By Laura Barnett
The “Best Of” compilation can be a tricky thing to get right. When it works, it’s a feel-good collection of a band’s greatest triumphs. When it doesn’t, it’s a flattened assortment of too-familiar anthems with none of the nuance of the B-sides. The British writer Laura Barnett takes on this balancing act in her expansive new novel, “Greatest Hits,” a musical bildungsroman structured around that familiar time capsule, the retrospective album.
The book takes place over the course of a single day with flashbacks interspersed, à la “Mrs. Dalloway,” as a 60-something musician named Cass Wheeler looks back on life and prepares for a party to celebrate the release of her career capstone record. The Woolfian homage isn’t the only device at play — song lyrics append each chapter, and Barnett tapped the singer Kathryn Williams to create a real-life (and quite lovely) companion album to the book.
The setting is the English countryside, where the houses have names like Atterley and the stonewalled gardens are laced with wisteria. Cass is emerging from a reclusive spell with more than a little self-doubt. “LPs and hit parades and the slick-haired kids queuing outside the record shops. … That was the world she belonged to; who knew why this shiny new one should have any use for her?”
Cass’s rocky childhood as the only daughter of a stoic vicar is a touchstone throughout the narrative. Her mother chafes at domestic life and abandons the family with a regretful note when Cass is just 10. The best times of Cass’s adolescent years are spent with her father’s bohemian sister, Lily, and her husband in a home that feels a world apart from the stifling vicarage. It’s here that Cass discovers music, first in the jazz records her aunt and uncle play at parties and later through the guitar they give her. Cass loses herself in the instrument, “the strings raising welts on her fingers that turned, gradually, into calluses, and then softened, until they seemed to have become one with the wood and steel.”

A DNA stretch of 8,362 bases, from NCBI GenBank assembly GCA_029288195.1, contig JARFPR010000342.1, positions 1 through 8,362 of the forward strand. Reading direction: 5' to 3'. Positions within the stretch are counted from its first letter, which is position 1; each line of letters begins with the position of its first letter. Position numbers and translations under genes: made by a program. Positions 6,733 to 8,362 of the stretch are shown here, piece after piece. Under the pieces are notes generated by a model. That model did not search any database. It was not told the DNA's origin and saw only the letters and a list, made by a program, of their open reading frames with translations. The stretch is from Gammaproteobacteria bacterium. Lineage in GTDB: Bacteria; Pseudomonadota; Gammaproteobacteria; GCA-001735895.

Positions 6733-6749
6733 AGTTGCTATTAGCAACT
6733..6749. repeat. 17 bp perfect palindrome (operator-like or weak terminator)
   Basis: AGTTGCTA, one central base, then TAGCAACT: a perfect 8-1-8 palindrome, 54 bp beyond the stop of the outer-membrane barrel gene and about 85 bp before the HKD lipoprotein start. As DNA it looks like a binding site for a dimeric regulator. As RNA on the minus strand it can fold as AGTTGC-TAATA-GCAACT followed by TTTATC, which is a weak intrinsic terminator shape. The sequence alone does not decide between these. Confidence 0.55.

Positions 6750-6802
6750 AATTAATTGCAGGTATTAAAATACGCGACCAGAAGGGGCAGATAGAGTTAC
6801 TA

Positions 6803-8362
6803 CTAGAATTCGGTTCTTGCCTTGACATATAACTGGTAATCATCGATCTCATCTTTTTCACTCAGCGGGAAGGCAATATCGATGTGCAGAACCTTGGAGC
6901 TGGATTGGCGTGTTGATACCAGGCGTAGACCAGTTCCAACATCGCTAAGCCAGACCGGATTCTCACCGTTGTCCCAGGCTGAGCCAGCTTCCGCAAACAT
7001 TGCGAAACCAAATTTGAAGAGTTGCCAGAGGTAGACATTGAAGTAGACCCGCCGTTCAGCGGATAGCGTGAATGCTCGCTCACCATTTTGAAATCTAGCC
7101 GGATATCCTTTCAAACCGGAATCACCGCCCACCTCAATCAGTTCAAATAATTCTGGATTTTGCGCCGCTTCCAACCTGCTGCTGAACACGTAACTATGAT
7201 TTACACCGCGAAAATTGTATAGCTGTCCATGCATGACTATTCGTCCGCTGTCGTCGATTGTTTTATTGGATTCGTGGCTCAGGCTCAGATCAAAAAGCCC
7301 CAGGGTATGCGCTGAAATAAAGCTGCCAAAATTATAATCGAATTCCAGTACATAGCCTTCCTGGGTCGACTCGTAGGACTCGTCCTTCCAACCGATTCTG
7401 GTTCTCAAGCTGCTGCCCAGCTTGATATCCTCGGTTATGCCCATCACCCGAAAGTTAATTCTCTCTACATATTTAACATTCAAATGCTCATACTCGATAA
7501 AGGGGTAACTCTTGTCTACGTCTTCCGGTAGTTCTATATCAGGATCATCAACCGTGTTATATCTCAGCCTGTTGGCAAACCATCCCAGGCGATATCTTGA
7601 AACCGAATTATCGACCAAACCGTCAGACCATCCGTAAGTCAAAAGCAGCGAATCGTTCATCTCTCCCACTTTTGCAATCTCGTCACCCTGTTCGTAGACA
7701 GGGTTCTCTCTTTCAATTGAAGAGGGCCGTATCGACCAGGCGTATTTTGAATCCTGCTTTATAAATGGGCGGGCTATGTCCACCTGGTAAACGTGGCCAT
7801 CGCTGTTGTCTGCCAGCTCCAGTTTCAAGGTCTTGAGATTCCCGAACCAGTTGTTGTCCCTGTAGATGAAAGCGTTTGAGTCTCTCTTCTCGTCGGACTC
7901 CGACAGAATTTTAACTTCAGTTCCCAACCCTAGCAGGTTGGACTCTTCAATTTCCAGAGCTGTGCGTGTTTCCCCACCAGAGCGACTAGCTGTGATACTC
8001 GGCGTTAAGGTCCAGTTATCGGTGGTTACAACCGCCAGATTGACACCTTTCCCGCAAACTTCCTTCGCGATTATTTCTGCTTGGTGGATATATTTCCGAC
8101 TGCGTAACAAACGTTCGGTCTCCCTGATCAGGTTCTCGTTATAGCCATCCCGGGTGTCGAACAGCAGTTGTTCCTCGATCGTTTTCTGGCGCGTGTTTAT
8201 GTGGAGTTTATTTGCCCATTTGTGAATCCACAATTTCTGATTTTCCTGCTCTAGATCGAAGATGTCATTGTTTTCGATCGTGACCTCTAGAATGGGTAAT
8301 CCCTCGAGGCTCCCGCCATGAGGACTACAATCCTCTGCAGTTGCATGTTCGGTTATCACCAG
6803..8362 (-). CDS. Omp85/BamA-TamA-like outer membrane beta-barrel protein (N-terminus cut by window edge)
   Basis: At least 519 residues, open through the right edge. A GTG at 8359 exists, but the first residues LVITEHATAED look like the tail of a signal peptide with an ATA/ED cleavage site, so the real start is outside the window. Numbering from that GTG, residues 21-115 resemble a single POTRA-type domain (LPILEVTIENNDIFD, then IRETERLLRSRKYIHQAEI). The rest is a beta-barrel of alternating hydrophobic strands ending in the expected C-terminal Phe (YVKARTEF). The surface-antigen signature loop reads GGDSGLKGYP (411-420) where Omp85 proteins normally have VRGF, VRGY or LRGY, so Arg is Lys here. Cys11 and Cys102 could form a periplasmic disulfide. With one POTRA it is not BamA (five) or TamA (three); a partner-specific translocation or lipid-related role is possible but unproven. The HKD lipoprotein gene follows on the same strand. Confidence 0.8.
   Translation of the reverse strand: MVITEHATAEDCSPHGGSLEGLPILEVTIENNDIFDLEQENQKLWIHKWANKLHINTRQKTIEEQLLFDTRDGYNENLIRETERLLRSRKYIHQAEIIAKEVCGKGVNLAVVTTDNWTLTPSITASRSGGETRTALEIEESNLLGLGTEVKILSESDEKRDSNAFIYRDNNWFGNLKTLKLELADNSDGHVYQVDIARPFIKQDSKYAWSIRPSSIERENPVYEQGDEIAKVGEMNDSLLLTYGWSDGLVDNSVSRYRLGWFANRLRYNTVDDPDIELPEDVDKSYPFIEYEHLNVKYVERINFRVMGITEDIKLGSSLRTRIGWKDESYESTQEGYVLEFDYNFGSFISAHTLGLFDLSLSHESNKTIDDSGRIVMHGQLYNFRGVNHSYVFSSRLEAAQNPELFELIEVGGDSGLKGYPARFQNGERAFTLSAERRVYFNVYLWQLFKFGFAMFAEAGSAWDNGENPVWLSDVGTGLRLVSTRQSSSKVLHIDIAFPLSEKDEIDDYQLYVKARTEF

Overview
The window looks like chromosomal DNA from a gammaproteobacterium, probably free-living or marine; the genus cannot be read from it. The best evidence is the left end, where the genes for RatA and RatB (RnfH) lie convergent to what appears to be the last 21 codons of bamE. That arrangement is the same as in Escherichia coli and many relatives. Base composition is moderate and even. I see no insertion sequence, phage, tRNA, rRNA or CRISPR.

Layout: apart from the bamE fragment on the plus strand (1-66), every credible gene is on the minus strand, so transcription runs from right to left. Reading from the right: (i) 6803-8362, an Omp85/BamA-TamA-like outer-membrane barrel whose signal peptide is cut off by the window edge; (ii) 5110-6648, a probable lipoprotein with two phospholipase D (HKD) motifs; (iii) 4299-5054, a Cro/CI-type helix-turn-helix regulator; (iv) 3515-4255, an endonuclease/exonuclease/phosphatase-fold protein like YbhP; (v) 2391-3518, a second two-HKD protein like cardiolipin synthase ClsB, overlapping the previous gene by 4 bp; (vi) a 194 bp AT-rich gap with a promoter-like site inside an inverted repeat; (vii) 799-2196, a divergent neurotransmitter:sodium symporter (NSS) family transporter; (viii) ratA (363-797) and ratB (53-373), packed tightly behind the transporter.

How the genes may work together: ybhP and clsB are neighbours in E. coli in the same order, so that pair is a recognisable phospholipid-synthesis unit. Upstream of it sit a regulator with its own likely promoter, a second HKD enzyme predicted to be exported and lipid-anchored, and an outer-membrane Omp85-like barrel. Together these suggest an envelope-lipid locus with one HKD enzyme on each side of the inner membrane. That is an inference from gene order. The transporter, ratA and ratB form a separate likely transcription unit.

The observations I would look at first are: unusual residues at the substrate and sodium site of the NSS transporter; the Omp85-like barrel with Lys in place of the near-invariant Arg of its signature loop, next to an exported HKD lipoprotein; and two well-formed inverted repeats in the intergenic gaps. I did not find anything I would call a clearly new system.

But where a pretty young girl is just finding her voice, there’s often a man in the wings ready to make his entrance. Longhaired, suede-booted Ivor Tait quickly captures Cass’s attention with his chiseled cheekbones and soulful compliments. “I’ve been on the circuit a few years,” he purrs. “Heard a lot of singers. You’ve got something, Cass.” She abandons her schooling to tour with Ivor and life becomes a blur of “hot lights and smoke and faces,” and it’s not long before record labels are courting her for a solo career. She hesitates only briefly, but “she already knew that she would not walk away from this; that inside her, there was steel, and ice, and the unignorable voice of her ambition.”
Everything changes with Cass’s breakout success, and the second half of the novel unfolds like a glossy rock biopic full of debauchery and quick edits. We hear of Ivor’s requisite drug use and affairs and, later, Cass’s tumultuous years caring for their daughter. At times the narrative can veer into cliché, with predictable vignettes packed together like the grooves on a record. The book’s most original sections see Cass reckoning with the tightrope walk of being an artist and a mother, asking herself whether creativity and child-rearing can ever peacefully coexist. She describes it plainly to a childhood friend, wondering if “all the urgency she had once channeled into her music had rerouted itself into her daughter.” “Greatest Hits” offers no easy answers, but for Cass the only choice is to play on.
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